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U.S. trade chief to focus on farm barriers in Japan, Canada

U.S. Trade Representative Michael Froman pauses while announcing a trade enforcement action tied to India, in Washington, February 10, 2014.
U.S. Trade Representative Michael Froman pauses while announcing a trade enforcement action tied to India, in Washington, February 10, 2014.

WASHINGTON (Reuters) - Barriers to farm imports in Japan and Canada will be one focus of free trade talks with Pacific Rim countries this weekend, U.S. Trade Representative Michael Froman said on Thursday.

Speaking at an agricultural conference shortly before leaving for the next round of talks on the Trans-Pacific Partnership (TPP) in Singapore, he said negotiators were keen to resolve sticking points to allow the talks to go forward.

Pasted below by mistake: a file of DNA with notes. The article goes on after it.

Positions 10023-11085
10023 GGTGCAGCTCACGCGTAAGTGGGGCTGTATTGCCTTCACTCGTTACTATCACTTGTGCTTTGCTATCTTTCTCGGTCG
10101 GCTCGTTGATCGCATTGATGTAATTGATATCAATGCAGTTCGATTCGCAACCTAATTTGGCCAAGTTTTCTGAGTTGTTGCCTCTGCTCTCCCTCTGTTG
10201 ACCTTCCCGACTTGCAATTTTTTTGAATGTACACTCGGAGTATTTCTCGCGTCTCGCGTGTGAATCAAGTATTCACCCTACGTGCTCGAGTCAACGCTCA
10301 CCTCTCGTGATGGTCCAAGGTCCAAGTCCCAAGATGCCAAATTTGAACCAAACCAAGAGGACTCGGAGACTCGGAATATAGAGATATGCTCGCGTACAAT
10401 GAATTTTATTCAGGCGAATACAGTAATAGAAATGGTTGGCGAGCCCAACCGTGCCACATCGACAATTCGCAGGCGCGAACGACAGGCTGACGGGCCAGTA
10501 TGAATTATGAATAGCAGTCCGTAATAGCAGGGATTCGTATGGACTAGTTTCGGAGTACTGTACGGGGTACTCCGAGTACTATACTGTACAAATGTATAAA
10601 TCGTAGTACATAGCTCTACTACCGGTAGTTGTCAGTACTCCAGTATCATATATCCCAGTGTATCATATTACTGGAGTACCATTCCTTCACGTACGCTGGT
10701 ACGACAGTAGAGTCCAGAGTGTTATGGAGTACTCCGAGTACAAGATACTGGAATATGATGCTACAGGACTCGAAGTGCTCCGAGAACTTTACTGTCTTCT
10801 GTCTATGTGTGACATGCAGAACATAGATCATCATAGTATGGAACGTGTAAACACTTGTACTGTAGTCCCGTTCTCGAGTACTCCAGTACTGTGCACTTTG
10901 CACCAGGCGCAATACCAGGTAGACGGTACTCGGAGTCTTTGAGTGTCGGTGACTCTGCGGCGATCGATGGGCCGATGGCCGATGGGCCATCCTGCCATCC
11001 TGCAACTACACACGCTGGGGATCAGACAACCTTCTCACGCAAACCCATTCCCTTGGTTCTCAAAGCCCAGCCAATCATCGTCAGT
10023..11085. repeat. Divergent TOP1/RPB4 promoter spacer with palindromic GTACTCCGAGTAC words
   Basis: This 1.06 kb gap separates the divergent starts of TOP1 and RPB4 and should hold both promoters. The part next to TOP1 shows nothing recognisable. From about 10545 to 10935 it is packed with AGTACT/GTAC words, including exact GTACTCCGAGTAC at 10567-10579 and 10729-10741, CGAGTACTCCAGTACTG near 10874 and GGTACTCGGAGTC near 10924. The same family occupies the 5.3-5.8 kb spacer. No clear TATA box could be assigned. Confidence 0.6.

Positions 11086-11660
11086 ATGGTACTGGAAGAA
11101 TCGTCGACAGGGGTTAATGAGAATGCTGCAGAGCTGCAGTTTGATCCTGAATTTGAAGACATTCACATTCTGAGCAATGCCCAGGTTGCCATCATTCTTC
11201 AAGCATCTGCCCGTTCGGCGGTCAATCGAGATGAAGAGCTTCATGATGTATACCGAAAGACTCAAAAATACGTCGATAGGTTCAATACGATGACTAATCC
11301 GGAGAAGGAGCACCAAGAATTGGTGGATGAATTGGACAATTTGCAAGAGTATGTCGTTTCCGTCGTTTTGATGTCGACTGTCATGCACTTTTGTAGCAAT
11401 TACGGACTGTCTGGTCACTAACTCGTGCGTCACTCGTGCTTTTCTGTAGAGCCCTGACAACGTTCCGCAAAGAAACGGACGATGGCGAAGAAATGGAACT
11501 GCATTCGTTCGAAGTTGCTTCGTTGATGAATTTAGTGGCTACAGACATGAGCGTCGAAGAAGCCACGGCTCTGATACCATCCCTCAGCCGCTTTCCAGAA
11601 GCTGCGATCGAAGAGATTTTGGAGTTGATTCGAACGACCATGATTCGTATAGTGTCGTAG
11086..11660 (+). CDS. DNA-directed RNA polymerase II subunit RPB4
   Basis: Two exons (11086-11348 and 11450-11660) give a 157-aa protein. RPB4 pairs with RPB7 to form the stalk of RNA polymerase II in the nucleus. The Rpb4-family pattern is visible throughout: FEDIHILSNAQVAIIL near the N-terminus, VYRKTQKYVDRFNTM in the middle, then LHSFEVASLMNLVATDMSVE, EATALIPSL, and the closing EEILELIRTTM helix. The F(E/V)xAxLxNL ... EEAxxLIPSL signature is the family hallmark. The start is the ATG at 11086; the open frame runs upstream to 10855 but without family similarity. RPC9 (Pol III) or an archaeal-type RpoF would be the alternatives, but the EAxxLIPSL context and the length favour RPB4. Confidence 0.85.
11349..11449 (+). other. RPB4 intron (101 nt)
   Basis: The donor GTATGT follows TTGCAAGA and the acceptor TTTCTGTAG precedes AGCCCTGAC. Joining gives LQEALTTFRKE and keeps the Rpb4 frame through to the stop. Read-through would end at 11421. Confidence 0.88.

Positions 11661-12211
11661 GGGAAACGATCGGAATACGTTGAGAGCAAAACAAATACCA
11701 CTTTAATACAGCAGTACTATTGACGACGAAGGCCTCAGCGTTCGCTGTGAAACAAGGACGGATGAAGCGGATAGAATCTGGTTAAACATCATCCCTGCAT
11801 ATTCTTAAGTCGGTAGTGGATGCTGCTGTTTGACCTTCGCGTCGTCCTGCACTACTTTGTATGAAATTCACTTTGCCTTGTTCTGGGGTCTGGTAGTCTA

"Concluding these ambitious negotiations will be challenging, but we have never backed down from a challenge," he told the U.S. Department of Agriculture's Agricultural Outlook Forum.

Froman said getting movement from Japan, which is reluctant to allow more foreign competition in sensitive sectors such as rice, and Canada, where the United States would like more access for dairy and poultry, would be key aims in agriculture.

"At this stage, it's well known that the outstanding issues on agricultural market access revolve generally around Japan and Canada, and we are all working to try and work through those issues with those parties so that we can move the negotiations forward," Froman said.

He also played down resistance in Congress to give the White House authority to fast-track free trade deals, saying his focus was on bringing back a good TPP deal and that would help build momentum for so-called trade promotion authority.

"I think our trading partners understand that," he said.

Countries negotiating the TPP, which would cover 40 percent of the world economy, include Mexico, Chile, Peru, Australia, New Zealand and Vietnam.

(Reporting by Krista Hughes)

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